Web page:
To people living in the Shoalhaven in August 1914, events in Europe must have seemed very far away.
But over the next four years the conflict would touch the lives of people in every community across the country.
Today marks 100 years since Australia’s entry into World War I and I wondered how local newspapers of the time reported this news.
In early newspapers, items were neatly set out in single columns, so that major international news could sit below an item providing tips on “The Ailments of Ducks” or advice on “Scolding Children”.
Considering newspapers were produced very differently then, with each letter being set by hand, it’s remarkable how up to date they were.
With timeliness that rivals our internet reporting today, the Illawarra Mercury carried the news of Australia joining the war on the same day it was announced.
In its edition of August 4, 1914 under the banner Latest Cable: Sydney, 1pm Tuesday, a paragraph appeared reading: “A cable has been received from the New York Press Association stating that Great Britain has declared war against Germany.”
A column higher up on the page, probably placed some hours earlier, read “The excitement over the outbreak of hostilities in Europe has overshadowed all other events locally, and keen interest is taken in all news concerning it. By many the grim possibilities of the outbreak has not as yet been fully realised.”
By the next edition on August 7, the news had sunk in, with a sobering editorial urging for “cool heads”, saying there should be “no occasion for panic of any kind”.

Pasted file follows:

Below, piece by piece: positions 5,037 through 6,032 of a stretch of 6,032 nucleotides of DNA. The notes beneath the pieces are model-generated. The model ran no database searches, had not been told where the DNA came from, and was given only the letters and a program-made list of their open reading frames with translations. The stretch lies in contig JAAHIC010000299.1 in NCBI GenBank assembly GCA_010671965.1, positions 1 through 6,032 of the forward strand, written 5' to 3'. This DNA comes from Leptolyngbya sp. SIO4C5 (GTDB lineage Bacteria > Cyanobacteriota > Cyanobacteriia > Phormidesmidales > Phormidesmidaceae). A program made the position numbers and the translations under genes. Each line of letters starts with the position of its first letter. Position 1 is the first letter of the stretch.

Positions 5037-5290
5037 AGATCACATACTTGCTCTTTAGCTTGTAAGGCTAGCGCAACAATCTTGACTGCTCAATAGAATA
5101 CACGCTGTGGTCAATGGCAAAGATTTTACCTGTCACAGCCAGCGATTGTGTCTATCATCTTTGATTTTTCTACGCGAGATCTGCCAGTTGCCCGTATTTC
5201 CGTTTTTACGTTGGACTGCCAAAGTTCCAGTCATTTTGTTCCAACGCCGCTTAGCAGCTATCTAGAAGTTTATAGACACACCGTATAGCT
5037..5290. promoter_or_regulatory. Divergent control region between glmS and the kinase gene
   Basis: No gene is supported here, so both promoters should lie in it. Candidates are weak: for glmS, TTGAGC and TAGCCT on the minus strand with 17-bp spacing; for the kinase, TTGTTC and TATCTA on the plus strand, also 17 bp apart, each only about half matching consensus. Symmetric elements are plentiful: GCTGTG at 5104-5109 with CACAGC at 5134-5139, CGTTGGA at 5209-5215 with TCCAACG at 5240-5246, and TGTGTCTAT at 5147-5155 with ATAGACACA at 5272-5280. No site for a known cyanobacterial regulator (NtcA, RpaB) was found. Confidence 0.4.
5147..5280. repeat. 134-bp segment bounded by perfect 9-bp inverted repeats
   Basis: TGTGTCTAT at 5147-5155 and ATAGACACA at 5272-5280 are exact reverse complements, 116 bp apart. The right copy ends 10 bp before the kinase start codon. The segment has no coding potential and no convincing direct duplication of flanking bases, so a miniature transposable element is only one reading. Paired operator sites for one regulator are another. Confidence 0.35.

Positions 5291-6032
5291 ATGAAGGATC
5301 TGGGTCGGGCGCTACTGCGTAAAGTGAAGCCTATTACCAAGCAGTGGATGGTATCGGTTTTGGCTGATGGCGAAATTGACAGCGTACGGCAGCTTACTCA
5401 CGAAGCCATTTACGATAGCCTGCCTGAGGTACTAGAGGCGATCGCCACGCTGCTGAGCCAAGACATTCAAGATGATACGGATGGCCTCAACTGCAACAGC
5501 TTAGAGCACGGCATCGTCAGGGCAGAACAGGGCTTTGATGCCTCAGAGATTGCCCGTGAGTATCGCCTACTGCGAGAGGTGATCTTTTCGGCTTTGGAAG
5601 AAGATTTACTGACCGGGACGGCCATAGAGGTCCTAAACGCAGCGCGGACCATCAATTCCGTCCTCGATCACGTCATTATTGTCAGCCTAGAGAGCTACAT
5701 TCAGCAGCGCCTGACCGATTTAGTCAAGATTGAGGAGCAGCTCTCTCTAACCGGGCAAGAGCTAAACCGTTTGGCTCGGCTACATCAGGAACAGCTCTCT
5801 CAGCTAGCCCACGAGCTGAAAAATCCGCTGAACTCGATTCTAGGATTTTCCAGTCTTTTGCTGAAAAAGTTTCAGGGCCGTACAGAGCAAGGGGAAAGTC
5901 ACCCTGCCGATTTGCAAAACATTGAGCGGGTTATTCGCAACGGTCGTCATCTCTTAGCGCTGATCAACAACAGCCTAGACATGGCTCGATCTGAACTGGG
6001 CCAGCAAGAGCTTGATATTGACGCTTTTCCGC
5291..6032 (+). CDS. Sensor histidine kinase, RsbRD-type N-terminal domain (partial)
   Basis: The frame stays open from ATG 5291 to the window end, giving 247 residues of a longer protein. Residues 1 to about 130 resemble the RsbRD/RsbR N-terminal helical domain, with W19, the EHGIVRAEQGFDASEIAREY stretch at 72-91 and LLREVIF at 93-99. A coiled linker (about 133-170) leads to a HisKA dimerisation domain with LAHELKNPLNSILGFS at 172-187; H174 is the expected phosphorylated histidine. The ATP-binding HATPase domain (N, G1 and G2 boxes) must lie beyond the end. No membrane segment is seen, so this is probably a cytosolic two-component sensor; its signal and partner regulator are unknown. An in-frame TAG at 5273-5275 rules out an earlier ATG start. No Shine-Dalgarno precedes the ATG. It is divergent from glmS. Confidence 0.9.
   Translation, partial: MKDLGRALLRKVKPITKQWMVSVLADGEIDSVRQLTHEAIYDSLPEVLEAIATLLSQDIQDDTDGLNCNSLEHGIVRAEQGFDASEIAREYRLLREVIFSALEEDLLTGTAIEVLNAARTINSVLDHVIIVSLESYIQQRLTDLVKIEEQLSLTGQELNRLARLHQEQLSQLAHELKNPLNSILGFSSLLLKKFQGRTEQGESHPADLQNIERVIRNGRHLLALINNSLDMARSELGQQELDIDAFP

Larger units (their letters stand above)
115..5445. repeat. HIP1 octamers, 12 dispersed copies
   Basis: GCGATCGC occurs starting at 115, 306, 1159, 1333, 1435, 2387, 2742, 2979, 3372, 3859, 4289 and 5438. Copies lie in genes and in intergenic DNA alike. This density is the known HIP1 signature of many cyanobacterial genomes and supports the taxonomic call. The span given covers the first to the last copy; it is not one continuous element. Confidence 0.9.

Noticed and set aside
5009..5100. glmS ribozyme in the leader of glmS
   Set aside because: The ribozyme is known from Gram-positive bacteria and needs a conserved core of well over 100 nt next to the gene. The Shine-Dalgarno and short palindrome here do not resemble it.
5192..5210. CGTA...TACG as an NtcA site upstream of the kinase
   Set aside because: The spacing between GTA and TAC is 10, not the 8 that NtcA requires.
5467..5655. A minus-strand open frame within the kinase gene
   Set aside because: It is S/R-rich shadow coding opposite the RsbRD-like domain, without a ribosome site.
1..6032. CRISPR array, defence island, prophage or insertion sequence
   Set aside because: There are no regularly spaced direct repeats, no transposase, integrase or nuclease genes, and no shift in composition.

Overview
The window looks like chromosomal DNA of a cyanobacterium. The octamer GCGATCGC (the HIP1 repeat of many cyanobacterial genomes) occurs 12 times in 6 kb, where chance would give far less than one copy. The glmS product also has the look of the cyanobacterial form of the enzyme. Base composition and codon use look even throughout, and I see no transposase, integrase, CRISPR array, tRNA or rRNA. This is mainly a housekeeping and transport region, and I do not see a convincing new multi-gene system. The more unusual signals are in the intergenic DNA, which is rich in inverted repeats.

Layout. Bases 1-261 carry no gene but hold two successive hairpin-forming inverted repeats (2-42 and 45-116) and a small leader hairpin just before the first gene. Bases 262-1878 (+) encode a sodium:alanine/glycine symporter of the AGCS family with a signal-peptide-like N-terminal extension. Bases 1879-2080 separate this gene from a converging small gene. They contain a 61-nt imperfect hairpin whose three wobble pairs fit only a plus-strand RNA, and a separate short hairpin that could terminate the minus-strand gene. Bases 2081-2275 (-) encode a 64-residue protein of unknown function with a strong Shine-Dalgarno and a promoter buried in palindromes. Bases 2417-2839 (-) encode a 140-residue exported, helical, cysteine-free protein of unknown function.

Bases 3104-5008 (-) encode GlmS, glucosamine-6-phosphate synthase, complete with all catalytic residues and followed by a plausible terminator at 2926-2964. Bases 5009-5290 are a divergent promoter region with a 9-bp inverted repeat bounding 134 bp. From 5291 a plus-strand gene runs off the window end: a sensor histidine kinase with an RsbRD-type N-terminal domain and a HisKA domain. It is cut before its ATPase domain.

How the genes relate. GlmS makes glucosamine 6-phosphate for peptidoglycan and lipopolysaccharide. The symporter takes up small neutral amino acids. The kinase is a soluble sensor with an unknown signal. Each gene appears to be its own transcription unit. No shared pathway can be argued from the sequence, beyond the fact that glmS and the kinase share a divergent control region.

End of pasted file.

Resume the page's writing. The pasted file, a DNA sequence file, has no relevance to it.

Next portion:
“The war is the all absorbing topic of the day. Our telephone has been kept busy owing to the anxiety of people to learn the very latest news. One such call came all the way from Jamberoo.”
Fears were expressed that Port Kembla harbour might come under attack with readers very worried about the effect on the local coal mining industry.
The Shoalhaven Telegraph reported the news one day after the announcement, saying, “War matters have moved rapidly in Europe during the last few days, and all the Great Powers are now in the fight, which gives promise of being one of the most momentous in history. The Commonwealth Government has placed the Australian fleet at the disposal of the Imperial authorities.”
The Kiama Independent also had the story by August 5 with a long explanation of how events unfolded, under the heading “How The War Came”. The August 8 edition proved that life did go on, war or no war.
Items in the columns bore headlines including “Early Tomatoes,” “Phases of the Moon” and “Magnificent Carnations” telling of the extraordinary blooms produced by a Miss Ethel Bailey.